Stuart Russell Testifies on AI Regulation at U.S. Senate Hearing

Senate Judiciary Committee holds hearing on AI oversight and regulation — 07/25/23

Watch Stuart Russell testify before Congress; opening remarks start at 29:00.

August 1, 2023

On July 25, Stuart Russell testified on AI benefits, risks, and regulations at the U.S. Senate hearing titled “Oversight of A.I.: Principles for Regulation.” 

Watch the hearing above or download his written testimony below.

Excerpt from the beginning of Stuart Russell's written testimony

Thank you, Chair Blumenthal, Ranking Member Hawley, and members of the Subcommittee, for the invitation to speak today. I am primarily an AI researcher, with over 40 years of experience in the field. I am motivated by the potential for AI to amplify the benefits of civilization for all of humanity. My research over the last decade has focused on the problem of control: how do we maintain power, forever, over entities that will eventually become more powerful than us? How do we ensure that AI systems are safe and beneficial for humans? These are not purely technological questions. In both the short term and the long term, regulation has a huge role to play in answering them. For this reason, I and many other AI researchers have greatly appreciated the Subcommittee’s serious commitment to addressing the regulatory issues of AI and the bipartisan way in which its work has been conducted.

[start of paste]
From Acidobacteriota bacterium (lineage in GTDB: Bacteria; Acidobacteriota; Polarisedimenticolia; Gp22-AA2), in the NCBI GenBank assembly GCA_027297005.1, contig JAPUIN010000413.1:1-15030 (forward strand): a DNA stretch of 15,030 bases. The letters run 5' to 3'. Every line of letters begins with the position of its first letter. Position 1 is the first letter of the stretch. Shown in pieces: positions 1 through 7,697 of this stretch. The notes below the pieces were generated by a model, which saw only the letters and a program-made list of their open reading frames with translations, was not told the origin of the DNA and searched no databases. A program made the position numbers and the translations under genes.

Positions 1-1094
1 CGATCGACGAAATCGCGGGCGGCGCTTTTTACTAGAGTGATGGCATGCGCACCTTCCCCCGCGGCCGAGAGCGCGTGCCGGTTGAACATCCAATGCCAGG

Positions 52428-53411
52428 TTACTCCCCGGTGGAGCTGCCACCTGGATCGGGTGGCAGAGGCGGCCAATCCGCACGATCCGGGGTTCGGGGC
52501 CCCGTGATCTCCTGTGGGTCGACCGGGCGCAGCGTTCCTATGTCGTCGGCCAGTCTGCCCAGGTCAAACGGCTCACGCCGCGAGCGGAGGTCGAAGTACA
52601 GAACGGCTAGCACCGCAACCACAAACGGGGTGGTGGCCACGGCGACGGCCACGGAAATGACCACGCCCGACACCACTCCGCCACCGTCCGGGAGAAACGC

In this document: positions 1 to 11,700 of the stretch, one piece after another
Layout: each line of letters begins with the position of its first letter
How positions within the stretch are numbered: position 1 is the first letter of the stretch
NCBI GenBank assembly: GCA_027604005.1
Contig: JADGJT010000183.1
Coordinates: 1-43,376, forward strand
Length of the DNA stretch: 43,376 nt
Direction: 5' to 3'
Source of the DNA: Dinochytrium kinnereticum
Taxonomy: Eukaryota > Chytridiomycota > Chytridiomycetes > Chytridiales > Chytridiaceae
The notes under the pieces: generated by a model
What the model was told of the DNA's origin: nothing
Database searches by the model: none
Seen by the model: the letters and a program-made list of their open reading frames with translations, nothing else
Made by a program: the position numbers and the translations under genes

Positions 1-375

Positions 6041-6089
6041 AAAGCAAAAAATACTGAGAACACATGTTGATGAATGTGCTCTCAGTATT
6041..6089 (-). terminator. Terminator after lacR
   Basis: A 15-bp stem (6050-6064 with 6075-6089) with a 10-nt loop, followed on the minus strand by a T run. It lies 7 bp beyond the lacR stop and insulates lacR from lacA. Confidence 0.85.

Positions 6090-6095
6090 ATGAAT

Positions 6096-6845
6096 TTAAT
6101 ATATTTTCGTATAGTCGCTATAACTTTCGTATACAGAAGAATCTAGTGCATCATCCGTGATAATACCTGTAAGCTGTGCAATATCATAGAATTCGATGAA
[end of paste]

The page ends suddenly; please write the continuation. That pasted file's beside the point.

Executive summary

    • Artificial intelligence has a long history and draws on well-developed mathematical theories in several areas. It is not a single technology.
    • Many current systems, including large language models, are opaque in the sense that their internal principles of operation are unknown, leading to severe problems for safety and regulation.
    • Progress on AI capabilities is extremely rapid and many researchers feel that artificial general intelligence (AGI) is on the horizon, possibly exceeding human capabilities in every relevant dimension.
    • The potential benefits of (safe) AGI are enormous; this is already creating massive investment flows, which are only likely to increase as the goal gets closer.
    • Given our current lack of understanding of how to control AGI systems and to ensure with absolute certainty that they remain safe and beneficial to humans, achieving AGI would present potential catastrophic risks to humanity, up to and including human extinction.
    • It is essential to create a regulatory framework capable of adapting to these increasing risks while responding to present harms. A number of measures are proposed, including basic safety requirements whose violation should result in removal from the market.
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Stuart Russell written testimony